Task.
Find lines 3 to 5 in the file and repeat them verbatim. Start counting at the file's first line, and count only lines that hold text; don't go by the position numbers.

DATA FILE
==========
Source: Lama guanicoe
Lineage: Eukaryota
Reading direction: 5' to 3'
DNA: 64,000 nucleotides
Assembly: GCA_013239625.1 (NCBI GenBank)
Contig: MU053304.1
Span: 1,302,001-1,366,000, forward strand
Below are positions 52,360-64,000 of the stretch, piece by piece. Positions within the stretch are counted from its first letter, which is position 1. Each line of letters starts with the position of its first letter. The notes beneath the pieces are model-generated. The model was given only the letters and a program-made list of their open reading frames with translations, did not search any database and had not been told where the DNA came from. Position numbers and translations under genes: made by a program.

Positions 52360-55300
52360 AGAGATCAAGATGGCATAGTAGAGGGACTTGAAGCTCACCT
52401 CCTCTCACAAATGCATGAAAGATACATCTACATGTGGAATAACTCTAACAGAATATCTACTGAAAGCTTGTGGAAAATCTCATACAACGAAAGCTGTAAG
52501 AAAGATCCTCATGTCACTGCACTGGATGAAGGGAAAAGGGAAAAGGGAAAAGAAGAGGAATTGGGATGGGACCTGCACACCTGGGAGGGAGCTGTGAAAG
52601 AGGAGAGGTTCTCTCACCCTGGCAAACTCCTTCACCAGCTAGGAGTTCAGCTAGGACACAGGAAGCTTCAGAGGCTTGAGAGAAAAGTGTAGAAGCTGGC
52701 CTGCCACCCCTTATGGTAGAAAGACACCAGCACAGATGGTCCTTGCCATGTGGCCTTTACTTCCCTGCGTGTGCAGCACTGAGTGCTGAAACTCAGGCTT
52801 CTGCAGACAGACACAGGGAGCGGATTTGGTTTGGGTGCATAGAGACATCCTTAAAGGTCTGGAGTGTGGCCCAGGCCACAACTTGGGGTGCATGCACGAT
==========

Reading direction: 5' to 3'
DNA: 64,000 nucleotides
Assembly: GCA_013239625.1 (NCBI GenBank)